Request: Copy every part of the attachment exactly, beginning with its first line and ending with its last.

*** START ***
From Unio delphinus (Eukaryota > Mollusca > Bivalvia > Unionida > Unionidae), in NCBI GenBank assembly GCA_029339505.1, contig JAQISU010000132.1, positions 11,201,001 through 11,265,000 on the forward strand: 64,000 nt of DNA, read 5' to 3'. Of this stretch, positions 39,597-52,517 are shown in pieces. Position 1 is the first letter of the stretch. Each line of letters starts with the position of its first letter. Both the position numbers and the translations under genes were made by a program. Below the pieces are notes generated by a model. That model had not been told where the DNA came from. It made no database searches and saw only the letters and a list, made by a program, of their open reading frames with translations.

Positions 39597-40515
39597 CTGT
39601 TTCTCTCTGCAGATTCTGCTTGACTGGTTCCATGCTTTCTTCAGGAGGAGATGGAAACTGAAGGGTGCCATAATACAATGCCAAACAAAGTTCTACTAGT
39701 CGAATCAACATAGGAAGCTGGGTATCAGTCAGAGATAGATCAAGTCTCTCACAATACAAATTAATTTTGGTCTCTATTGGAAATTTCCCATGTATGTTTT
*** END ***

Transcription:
From Unio delphinus (Eukaryota > Mollusca > Bivalvia > Unionida > Unionidae), in NCBI GenBank assembly GCA_029339505.1, contig JAQISU010000132.1, positions 11,201,001 through 11,265,000 on the forward strand: 64,000 nt of DNA, read 5' to 3'. Of this stretch, positions 39,597-52,517 are shown in pieces. Position 1 is the first letter of the stretch. Each line of letters starts with the position of its first letter. Both the position numbers and the translations under genes were made by a program. Below the pieces are notes generated by a model. That model had not been told where the DNA came from. It made no database searches and saw only the letters and a list, made by a program, of their open reading frames with translations.

Positions 39597-40515
39597 CTGT
39601 TTCTCTCTGCAGATTCTGCTTGACTGGTTCCATGCTTTCTTCAGGAGGAGATGGAAACTGAAGGGTGCCATAATACAATGCCAAACAAAGTTCTACTAGT
39701 CGAATCAACATAGGAAGCTGGGTATCAGTCAGAGATAGATCAAGTCTCTCACAATACAAATTAATTTTGGTCTCTATTGGAAATTTCCCATGTATGTTTT